Why the middle will hold it together
CAN YOU still say out loud a sentence that begins “The other day when I met friends for roast duck and salmon lasagne”? Has doing lunch become too petty bourgeois, too middle-class, too privileged?
Somewhere between sipping my craft beer and appreciating the perfect scroll of napkins on my friend’s dining room table did I forget about the crisis still unfolding at our universities? Did I ignore that there are communities dying of thirst because of more failing service delivery?
Here’s the thing: I’m smack-bang in the South African middle and I do care. I care that Jacob Zuma is feeble but still in his position, I care that profits come before people and I care that integrity is up for negotiation.
I don’t apologise for being in the middle, I don’t feel guilty.
The middle may read Eat, Pray, Love, but it doesn’t mean it’s never heard of Frantz Fanon or that it dismisses the ideals of the Freedom Charter.
This is a middle that only seems silent because there are louder voices on Twitter and somehow hashtags have come to represent power, no matter how virtual.
At the same time I’m done with the middle that’s complacent in their comfortable centre. The middle is not buffered from the extremes of radicalised reactionaries burning universities, or dissociated from fat-cat elites who have the luxury of not giving a damn because they have a plan B, plan C or other cushions provided by excess.
The time has come for the middle to lead; time for the middle to realise it has more power than it realises and it needs to use it. The middle’s power lies first in knowing all parts of itself, its craft beer self. Also it’s tuned into the real world self – strengths and limitations.
Being in the middle is not sitting pretty on a fence, it’s standing firm on a wide-spanning bridge that has the power to connect two points far apart from each other.
Our world needs more linkages, more common ground especially as we remain desperate for vision, clarity, solutions and plans of actions. Neither our leaders nor the rebel radicals have come to the party. Models of education from early childhood development stage through to tertiary level need reforming. So does thinking that job creation is a bloated civil service or having six people operate a “stopgo” sign.
By contrast, the middle has honed a set of skills simply by navigating multiple realities. Ordinary middle realities like how do you balance a budget that needs to fill a petrol tank but also needs to do pizza night for kids who expect it? The middle understands trade-offs and compromise because it doesn’t have everything but it also has a lot to lose.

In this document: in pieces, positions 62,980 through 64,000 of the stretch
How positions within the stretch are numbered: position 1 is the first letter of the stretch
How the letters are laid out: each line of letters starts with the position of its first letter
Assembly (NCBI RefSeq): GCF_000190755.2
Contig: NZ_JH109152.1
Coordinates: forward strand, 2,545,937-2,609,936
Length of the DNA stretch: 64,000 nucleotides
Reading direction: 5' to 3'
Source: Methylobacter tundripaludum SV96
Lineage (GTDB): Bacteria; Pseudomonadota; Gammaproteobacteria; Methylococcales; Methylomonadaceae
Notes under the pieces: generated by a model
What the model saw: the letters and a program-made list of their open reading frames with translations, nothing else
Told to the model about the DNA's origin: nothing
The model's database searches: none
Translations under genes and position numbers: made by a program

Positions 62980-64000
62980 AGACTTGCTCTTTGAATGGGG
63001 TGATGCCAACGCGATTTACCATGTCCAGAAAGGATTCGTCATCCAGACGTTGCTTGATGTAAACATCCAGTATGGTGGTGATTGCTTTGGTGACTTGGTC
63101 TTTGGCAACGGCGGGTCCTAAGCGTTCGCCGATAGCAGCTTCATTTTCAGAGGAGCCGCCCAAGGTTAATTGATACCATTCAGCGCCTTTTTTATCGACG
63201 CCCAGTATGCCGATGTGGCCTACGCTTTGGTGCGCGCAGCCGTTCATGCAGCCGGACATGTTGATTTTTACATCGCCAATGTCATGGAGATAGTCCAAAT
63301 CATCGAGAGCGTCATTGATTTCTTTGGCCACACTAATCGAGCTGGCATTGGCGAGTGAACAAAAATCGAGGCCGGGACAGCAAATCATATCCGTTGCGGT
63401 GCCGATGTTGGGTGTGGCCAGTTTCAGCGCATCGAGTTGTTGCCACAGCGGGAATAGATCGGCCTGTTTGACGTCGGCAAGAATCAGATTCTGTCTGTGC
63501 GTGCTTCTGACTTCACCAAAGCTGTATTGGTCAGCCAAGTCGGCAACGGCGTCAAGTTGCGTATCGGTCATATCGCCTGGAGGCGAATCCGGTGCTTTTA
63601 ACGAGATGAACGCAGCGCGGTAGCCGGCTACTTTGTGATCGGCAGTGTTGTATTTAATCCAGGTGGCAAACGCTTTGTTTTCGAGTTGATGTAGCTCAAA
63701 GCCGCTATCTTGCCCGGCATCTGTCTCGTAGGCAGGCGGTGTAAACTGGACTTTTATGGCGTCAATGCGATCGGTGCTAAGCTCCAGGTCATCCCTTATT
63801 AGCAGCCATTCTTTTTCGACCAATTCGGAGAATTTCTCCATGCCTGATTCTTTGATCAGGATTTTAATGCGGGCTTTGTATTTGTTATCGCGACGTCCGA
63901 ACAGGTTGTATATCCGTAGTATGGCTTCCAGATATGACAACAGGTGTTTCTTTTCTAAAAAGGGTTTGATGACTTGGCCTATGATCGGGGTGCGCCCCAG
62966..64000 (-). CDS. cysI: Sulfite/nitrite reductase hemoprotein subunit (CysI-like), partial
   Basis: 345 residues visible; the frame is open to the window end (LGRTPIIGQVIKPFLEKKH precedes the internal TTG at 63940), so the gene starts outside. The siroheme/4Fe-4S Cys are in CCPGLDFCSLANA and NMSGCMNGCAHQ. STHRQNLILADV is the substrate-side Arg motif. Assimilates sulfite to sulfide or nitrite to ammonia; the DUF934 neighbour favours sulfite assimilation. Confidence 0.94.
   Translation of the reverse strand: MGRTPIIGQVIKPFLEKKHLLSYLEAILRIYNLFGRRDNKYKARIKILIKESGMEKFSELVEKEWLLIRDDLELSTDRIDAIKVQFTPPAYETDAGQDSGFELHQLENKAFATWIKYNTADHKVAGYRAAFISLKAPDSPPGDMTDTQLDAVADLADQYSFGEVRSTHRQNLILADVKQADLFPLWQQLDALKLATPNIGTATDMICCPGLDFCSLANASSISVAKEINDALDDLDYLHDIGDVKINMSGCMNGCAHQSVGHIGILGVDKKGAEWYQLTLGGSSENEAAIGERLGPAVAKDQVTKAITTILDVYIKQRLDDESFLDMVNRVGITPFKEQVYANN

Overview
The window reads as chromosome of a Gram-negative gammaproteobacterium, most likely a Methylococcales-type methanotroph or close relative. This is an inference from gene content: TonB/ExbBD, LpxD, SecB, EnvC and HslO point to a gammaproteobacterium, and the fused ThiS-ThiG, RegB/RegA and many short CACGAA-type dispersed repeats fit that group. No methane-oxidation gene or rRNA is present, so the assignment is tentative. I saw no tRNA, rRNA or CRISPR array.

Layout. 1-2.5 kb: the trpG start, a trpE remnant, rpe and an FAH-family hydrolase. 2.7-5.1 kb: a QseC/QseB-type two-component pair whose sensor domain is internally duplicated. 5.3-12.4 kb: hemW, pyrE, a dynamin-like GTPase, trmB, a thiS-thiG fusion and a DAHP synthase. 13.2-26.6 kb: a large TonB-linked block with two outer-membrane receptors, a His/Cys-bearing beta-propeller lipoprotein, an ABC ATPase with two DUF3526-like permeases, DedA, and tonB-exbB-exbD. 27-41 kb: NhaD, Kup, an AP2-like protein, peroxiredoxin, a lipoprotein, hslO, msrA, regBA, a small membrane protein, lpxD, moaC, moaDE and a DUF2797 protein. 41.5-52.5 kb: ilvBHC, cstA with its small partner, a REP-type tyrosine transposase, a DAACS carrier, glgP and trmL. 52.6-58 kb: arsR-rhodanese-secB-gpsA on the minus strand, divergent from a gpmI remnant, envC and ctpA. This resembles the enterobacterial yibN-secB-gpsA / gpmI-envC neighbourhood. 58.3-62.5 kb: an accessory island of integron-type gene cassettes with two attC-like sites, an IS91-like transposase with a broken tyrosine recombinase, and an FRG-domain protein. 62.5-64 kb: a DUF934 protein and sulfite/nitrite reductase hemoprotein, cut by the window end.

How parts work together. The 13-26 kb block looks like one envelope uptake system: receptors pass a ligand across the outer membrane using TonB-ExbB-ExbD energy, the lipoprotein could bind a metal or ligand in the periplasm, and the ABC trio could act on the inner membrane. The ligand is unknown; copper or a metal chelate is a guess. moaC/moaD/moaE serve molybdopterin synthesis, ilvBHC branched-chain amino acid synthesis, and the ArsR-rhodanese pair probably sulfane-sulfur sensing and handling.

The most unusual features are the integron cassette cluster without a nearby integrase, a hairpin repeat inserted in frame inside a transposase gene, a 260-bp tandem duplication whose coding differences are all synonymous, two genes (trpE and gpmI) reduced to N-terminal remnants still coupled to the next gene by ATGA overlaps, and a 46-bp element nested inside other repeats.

The middle doesn’t rely on geeing up a crowd on a loud-hailer, or the authority from a phony crown placed on its head. Its power comes from dealing with difficult people and lousy everyday situations with strong interpersonal skills sharpened through constant engagement, communication, listening.
The middle’s learnt flexibility from necessity. Toyi-toyiing in protest is not the middle, like being at court on November 2 supporting Pravin Gordhan won’t happen because the middle has jobs to get to. But neither is it an option for the middle to climb on to a private jet with bags of money to bank somewhere far from where the blood-tinged tide has been loosed.
But the centre does hold, it doesn’t fall apart because it’s learnt to be adaptive and resilient by facing flux. It’s learnt too that when resistance turns to friction, it burns. The middle understands personal responsibility and inclusivity because the middle understands consequence, accountability, also the relief of sharing the load.
Leading from the middle is leading that does not look to direct, to dictate. At the same time it’s also not futilely patient. The new middle arising has no room for those who sit on their hands or those who throw them up in the air like everything’s lost.
It’s doesn’t suffer from the blind spots of the leaders too ineffectual to call state capture by its name or the blind rage of the reactionaries who believe everything must fall instead of seeing that we have a nation to build.
The new middle may see a way through because when there are no obvious paths left to take, leading from the middle is about as good a starting point as any other.